As for my kid, she’s doing well! Still 2-3 months of rehab to go but she’s been running with her team for the last month or so and her fitness level is better than some uninjured players on her team.
Her college and coaches are committed to her long term success so they have no plans to rush her back even though she should be good to go by the start of the season. She has worked really hard and blown by every milestone in near record time. That said, the coaches told us they will most likely ease her in by bringing her in off the bench and will place her on the defensive back line to start so that she is the “hunter” rather than the “hunted”. I’m sure she’ll be back at the 9 in no time.
New D1 recruiting legislation.
Congrats to all recent commits (EQ’s 2021 (lol) to Stanford); hope they all picked their top schools before this new ruling. ones who were pending now have to wait.
I’ve read through various articles and the available information on the NCAA’s site and it would appear that coaches/players can still communicate consistent with the old model (kid can call, kid can write, coaches can’t write back, coaches can pick up the phone) and that verbal commitments are still permitted. The challenge, of course, is that it all has to be done by phone w/o unofficial on-campus visits. I would expect that to change soon as well as the NCAA included this line in its release: “The Student-Athlete Experience Committee will continue to examine the recruiting environment, with communications (telephone, email, text), verbal and written offers, and off-campus contacts on the agenda for the next phase.” http://www.ncaa.org/about/resources...ision-i-council-adopts-recruiting-legislation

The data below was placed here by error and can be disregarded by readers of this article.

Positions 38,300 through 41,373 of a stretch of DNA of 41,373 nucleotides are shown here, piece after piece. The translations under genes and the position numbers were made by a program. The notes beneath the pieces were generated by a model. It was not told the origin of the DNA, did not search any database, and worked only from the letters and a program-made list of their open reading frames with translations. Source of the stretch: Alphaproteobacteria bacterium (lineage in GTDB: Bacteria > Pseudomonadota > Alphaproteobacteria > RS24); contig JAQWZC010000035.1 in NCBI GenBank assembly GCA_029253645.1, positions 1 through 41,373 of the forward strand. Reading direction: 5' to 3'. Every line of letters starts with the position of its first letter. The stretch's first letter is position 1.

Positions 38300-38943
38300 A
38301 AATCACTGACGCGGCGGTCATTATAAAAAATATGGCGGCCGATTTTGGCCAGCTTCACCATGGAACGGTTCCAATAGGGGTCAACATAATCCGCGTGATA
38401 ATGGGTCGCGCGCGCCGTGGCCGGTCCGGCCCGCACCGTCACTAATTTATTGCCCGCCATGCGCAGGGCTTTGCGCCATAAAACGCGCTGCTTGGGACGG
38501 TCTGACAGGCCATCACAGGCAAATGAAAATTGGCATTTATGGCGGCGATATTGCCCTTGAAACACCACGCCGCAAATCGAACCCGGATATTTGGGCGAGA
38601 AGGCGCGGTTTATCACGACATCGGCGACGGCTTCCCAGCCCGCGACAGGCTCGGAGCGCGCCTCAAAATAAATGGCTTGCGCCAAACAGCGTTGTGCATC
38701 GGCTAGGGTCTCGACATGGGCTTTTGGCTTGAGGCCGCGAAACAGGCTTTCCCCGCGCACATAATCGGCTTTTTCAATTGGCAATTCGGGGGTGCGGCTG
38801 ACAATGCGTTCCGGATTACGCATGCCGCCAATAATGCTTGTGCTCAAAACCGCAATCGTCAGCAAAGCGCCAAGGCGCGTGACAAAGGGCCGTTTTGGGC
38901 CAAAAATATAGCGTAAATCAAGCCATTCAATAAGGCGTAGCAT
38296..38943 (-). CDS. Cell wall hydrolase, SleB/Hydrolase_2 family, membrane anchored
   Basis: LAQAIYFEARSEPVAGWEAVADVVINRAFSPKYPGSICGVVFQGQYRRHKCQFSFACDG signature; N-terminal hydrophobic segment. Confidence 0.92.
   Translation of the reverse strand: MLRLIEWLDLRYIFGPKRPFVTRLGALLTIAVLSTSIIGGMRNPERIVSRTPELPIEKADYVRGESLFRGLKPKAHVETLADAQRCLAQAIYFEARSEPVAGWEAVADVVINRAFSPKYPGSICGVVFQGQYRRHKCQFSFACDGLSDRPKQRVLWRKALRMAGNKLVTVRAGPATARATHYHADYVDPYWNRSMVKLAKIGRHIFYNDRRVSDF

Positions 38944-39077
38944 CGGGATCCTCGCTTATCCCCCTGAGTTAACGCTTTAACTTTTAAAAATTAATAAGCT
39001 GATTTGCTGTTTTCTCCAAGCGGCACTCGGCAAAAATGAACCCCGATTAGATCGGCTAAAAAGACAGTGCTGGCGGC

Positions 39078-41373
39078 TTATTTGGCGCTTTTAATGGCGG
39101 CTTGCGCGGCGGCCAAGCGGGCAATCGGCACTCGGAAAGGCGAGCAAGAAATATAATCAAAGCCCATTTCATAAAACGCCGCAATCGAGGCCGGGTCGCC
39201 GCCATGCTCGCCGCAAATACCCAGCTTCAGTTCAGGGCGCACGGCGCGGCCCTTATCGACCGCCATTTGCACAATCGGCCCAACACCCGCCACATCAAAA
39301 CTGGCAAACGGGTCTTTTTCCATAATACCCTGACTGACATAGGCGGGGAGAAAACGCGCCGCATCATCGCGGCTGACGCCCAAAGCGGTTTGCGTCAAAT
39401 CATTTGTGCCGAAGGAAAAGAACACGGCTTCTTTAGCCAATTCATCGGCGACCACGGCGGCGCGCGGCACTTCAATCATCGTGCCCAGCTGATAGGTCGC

Pending commit parents I talked to on hold and glad to be on hold - most where inside the 10yard line and now gives them time to take the foot off the pedal and evaluate
If the only change is no visit how is this remotely a good thing? So now the kids will be pressured to make an uninformed decision early? Maybe I’m missing something.
if coaches pressure kids to make decisions before they can check out facilities and the kids/parents feel that pressure, then it is not a good thing. However, in the NCAA's release is the suggestion that more changes are coming that will impact communication and verbal offers/commitments. My kid committed early and I cannot imagine that we would have allowed that w/o her being able to visit the facilities and from talking to other parents this weekend, that is a pretty consistent feeling (anecdotally, of course, based on a very small sample size but I think it would be representative if the sample were larger).
I do think kids should check out the program, and the coaching situation especially, but school should be first.